Tag Archives: federal

Sales of Canada Savings Bonds put on hold market meltdown


Amid worldwide credit market turmoil, the federal government has postponed sales of one of the country’s favourite investments, Canada Savings Bonds.

A terse message posted on a government website says the 2008 bond campaign, scheduled to start Monday, has been put on hold. And a Department of Finance spokesperson confirmed the postponement.

“There are no bonds on sale at this time,” it says.

“The new sales date, interest rates and bond series will be announced shortly. Rates for outstanding issues of bonds will be announced at the same time.”

‘This is unprecedented as far as I know.’—Evelyn Jacks, Winnipeg-based tax expert

Federal officials would give no reason Tuesday for the delay, which presumably relates to the difficulty of setting interest rates under current conditions.

The bonds, a Canadian tradition since 1946, are backed by the government and promoted as a foolproof way for small investors to save. They are put on sale each fall.

David Gamble, public affairs director of the Department of Finance, which is responsible for CSBs, confirmed that the 2008 campaign has been delayed but would not say why.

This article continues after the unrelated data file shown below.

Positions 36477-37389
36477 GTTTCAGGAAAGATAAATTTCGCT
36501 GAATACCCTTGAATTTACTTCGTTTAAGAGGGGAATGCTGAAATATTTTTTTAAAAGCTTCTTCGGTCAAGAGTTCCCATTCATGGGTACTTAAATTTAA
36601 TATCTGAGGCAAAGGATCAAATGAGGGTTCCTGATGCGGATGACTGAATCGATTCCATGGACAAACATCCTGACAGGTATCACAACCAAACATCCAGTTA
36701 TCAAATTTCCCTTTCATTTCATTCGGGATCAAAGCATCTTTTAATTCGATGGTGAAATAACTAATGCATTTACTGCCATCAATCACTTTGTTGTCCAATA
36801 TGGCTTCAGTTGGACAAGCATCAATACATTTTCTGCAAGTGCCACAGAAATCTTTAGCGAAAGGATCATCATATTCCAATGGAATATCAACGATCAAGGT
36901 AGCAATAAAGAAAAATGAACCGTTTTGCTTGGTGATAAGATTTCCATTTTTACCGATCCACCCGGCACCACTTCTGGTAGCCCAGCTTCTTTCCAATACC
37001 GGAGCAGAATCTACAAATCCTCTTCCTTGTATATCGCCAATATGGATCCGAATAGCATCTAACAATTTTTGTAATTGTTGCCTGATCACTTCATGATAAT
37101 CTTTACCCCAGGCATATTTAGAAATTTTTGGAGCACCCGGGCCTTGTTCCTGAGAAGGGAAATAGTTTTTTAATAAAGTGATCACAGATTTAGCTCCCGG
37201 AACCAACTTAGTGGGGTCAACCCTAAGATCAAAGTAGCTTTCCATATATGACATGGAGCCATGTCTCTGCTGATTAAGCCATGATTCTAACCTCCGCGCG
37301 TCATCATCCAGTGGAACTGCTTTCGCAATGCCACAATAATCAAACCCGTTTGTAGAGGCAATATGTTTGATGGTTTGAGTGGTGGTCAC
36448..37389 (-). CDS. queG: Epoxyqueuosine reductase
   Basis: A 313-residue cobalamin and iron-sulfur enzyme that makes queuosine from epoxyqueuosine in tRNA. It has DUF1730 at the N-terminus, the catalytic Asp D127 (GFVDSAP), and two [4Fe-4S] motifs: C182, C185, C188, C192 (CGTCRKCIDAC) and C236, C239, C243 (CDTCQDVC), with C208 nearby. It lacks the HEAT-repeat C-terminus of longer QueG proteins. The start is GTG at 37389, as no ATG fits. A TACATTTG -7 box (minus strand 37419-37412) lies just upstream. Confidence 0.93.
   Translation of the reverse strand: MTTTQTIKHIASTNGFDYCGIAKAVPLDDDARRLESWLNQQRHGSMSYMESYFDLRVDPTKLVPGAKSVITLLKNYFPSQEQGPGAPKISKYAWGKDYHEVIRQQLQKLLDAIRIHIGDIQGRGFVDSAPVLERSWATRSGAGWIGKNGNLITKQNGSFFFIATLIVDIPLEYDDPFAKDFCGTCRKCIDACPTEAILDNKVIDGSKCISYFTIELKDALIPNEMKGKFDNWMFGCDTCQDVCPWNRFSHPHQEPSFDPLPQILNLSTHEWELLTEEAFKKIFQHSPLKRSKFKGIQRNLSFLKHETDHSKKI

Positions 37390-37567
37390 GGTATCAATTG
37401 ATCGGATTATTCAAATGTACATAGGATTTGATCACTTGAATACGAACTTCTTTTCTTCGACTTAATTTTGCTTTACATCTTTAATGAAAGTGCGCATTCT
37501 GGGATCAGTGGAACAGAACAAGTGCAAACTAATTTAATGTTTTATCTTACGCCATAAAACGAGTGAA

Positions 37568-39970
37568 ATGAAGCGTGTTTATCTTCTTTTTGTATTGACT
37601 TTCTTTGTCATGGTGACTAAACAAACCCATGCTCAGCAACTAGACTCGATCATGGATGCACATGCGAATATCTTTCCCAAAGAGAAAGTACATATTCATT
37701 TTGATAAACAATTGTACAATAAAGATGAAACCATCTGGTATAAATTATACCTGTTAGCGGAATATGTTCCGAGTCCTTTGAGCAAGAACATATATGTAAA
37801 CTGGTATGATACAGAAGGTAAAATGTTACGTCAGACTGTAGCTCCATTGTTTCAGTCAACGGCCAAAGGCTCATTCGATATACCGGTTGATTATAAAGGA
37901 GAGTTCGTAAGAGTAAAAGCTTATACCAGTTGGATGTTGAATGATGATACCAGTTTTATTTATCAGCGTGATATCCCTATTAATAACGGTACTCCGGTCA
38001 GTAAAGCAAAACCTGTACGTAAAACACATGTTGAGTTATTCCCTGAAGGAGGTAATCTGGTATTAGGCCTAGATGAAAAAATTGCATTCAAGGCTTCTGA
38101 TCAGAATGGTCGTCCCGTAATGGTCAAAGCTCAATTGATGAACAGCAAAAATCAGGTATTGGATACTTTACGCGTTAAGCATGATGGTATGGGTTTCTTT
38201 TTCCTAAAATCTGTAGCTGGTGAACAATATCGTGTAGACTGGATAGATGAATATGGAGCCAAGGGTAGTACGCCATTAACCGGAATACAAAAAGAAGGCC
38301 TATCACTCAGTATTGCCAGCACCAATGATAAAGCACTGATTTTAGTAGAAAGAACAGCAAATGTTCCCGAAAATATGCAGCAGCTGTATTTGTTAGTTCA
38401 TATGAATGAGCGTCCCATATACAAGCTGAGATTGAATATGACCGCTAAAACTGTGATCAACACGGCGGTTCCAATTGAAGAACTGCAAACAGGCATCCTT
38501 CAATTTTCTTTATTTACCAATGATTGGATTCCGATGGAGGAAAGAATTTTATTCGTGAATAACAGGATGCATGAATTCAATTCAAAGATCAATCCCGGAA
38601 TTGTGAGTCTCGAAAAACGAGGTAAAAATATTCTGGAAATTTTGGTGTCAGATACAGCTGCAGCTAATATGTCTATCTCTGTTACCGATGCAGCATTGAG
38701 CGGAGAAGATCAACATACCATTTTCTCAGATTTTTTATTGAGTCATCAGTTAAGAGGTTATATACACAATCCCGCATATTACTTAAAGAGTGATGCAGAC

read more | digg story

Undemocratic Canada? Parties excluded and FPNP Challange the Democratic Process


Response letter to CTV New cast Sept 11th, 2008 Re: “Fringe parties excluded”

Canada

Canada

Dr. David Suzuki spoke on Canada AM Thrusday morning September 11th, to promote his new book on the enviroment. He was asked about the Green party leader, Elizabeth May, and her participating in the leader’s debate. To paraphrase Mr. Suzuki he stated that GREEN values should be integral in all political parties, and because it is not, we need the Green Party. With the Green Party included in the debates the environment will definitely be an issue during the leaders’s debate.